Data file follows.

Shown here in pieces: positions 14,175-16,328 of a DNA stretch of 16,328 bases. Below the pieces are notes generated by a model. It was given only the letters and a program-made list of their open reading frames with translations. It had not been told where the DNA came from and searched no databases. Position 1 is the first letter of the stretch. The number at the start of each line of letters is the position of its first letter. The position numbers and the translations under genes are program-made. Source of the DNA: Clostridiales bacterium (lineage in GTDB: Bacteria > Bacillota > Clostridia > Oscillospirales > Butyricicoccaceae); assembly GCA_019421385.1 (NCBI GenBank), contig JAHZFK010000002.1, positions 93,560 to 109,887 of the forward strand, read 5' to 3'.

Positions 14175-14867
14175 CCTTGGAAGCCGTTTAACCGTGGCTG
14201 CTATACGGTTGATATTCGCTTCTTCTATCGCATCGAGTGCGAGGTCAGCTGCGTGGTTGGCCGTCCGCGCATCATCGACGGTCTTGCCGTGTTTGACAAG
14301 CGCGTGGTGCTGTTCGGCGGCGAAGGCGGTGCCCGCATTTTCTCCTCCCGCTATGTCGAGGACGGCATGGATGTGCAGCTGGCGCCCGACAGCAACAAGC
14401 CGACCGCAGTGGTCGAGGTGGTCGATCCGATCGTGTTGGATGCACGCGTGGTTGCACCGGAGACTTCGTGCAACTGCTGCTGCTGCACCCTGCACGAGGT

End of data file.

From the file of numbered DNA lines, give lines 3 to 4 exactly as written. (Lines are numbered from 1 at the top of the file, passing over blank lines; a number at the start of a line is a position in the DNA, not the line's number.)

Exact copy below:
14175 CCTTGGAAGCCGTTTAACCGTGGCTG
14201 CTATACGGTTGATATTCGCTTCTTCTATCGCATCGAGTGCGAGGTCAGCTGCGTGGTTGGCCGTCCGCGCATCATCGACGGTCTTGCCGTGTTTGACAAG